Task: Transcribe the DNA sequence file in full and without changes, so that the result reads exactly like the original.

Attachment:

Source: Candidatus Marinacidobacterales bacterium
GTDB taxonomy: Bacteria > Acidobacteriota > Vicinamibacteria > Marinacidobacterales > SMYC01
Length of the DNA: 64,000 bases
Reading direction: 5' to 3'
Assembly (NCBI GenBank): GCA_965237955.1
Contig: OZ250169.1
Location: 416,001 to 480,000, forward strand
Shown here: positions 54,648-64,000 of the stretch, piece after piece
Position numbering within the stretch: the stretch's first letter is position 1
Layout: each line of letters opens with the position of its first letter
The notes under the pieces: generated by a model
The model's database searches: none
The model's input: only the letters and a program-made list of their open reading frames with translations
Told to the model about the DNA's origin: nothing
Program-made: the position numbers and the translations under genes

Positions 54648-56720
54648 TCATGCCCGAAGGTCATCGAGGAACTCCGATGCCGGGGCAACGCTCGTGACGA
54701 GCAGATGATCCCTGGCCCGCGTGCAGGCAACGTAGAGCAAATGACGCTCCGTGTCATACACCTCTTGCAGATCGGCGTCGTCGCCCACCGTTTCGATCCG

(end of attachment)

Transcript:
Source: Candidatus Marinacidobacterales bacterium
GTDB taxonomy: Bacteria > Acidobacteriota > Vicinamibacteria > Marinacidobacterales > SMYC01
Length of the DNA: 64,000 bases
Reading direction: 5' to 3'
Assembly (NCBI GenBank): GCA_965237955.1
Contig: OZ250169.1
Location: 416,001 to 480,000, forward strand
Shown here: positions 54,648-64,000 of the stretch, piece after piece
Position numbering within the stretch: the stretch's first letter is position 1
Layout: each line of letters opens with the position of its first letter
The notes under the pieces: generated by a model
The model's database searches: none
The model's input: only the letters and a program-made list of their open reading frames with translations
Told to the model about the DNA's origin: nothing
Program-made: the position numbers and the translations under genes

Positions 54648-56720
54648 TCATGCCCGAAGGTCATCGAGGAACTCCGATGCCGGGGCAACGCTCGTGACGA
54701 GCAGATGATCCCTGGCCCGCGTGCAGGCAACGTAGAGCAAATGACGCTCCGTGTCATACACCTCTTGCAGATCGGCGTCGTCGCCCACCGTTTCGATCCG